Sage is a boy of many talents, and he got to show some of them off at his school’s Spring Arts Festival. Of course, he played recorder along with his class on their group songs, but he also stepped into the spotlight. After playing a duet with one of his best friends, he performed the song he composed and named “Knight Adventurer.” (It does indeed make you want to sally forth and attend a joust.)
He’d also achieved a black belt in “Recorder Karate,” which he earned by mastering progressively more difficult songs. Since he was the only student in his class to achieve his black belt before the Spring Arts Festival, he won the right to perform “Ode to Joy” as a solo. His teacher accidentally left the music in her classroom, but he was unfazed: He performed the whole thing from memory.
I have to admit, I was mighty nervous on his behalf, but I shouldn’t have been; his manly nonchalance didn’t waver one bit during the whole performance.
After his musical triumph, Sage led me and two pairs of doting grandparents around the school to see his artwork. His chef d’oeuvre–the Starry Night inspired painting that won him the “SUPERintendent’s Award”–had been moved from the superintendent’s office and put on display–now elegantly framed–in the hallway for the viewing pleasure of his admirers.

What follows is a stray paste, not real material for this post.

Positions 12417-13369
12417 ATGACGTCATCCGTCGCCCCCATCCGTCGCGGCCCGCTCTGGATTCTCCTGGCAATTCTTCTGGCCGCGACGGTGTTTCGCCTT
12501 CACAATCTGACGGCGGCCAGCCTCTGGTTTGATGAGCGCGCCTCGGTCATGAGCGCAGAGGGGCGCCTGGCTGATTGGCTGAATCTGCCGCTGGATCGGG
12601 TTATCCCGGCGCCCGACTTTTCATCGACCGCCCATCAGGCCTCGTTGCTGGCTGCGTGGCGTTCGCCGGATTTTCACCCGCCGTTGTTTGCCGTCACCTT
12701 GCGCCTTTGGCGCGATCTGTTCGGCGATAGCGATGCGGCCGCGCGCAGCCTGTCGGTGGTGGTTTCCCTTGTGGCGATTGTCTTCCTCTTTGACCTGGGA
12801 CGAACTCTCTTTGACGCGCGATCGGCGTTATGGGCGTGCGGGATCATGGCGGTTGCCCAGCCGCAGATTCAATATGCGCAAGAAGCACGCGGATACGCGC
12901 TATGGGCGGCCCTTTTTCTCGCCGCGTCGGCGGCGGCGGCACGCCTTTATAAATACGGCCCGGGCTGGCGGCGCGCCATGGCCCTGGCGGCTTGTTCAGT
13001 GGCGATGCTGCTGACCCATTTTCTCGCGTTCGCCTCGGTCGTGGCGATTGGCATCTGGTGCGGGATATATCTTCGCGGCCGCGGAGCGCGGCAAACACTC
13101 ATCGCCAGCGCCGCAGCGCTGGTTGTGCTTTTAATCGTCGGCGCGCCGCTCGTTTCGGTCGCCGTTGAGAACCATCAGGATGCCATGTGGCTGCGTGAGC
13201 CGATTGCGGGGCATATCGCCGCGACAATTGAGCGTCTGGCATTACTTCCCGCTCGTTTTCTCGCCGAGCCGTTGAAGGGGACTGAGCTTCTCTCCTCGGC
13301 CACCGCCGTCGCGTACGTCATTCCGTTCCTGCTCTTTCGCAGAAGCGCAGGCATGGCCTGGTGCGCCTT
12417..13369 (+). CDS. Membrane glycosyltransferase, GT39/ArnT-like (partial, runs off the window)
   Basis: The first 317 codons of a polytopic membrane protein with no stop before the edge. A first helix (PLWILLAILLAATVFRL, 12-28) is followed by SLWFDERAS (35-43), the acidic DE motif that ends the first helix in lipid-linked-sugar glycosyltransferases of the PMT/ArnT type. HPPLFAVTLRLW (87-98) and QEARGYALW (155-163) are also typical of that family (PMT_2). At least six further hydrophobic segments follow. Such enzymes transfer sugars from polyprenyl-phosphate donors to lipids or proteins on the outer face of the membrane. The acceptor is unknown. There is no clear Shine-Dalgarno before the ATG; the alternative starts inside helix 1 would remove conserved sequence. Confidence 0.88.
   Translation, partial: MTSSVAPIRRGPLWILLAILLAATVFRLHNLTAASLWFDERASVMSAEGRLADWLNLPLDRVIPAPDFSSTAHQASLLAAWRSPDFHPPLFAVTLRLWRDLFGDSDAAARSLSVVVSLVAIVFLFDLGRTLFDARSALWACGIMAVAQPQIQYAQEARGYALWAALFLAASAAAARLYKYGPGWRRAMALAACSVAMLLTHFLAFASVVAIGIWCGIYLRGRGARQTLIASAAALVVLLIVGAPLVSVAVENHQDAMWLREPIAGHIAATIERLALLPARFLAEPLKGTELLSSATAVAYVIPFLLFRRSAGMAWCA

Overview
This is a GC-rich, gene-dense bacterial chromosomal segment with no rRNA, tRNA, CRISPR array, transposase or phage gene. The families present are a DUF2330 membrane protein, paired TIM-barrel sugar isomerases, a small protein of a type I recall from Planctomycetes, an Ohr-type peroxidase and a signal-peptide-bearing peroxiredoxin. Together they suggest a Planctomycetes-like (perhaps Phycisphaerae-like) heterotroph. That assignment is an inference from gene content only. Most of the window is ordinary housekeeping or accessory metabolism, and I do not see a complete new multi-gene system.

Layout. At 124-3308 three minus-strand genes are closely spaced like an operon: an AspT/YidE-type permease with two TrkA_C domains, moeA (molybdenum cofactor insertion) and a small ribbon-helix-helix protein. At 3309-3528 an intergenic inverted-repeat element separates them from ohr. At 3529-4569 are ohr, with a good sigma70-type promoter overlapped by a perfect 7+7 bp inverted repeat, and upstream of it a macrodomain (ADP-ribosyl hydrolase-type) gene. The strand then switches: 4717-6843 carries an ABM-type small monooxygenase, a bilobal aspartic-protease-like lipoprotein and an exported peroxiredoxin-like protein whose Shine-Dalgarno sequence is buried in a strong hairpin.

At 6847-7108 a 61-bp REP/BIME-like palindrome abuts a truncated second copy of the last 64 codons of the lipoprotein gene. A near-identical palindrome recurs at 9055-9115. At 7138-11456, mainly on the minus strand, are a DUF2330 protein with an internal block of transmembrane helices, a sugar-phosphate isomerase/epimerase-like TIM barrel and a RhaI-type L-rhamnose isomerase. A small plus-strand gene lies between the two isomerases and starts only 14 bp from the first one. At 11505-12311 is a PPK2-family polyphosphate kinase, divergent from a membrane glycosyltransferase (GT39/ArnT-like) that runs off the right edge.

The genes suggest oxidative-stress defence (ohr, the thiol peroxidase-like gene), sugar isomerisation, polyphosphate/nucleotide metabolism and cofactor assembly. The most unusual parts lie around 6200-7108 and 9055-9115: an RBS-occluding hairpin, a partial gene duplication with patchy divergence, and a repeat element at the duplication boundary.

Like all his classmates, Sage had a few other artworks on display, so he led us on our pilgrimage to each one. When visiting his “wrinkled paper tree” in the art room, he demonstrated that even the most serious artists have to occasionally let their hair down. Or, in his case, put their tree up.
Sage felt that his artistic achievements had earned him the right to go home immediately after the fourth grade section of the Spring Arts Festival. Given that it was only 10:00 am, I had to sadly deny his request. Even his newfound greatness couldn’t propel him out of the classroom.
I couldn’t help feeling guilty as I left, but then I reflected that suffering is often the inspiration for great art. Now he has something to work with for next year.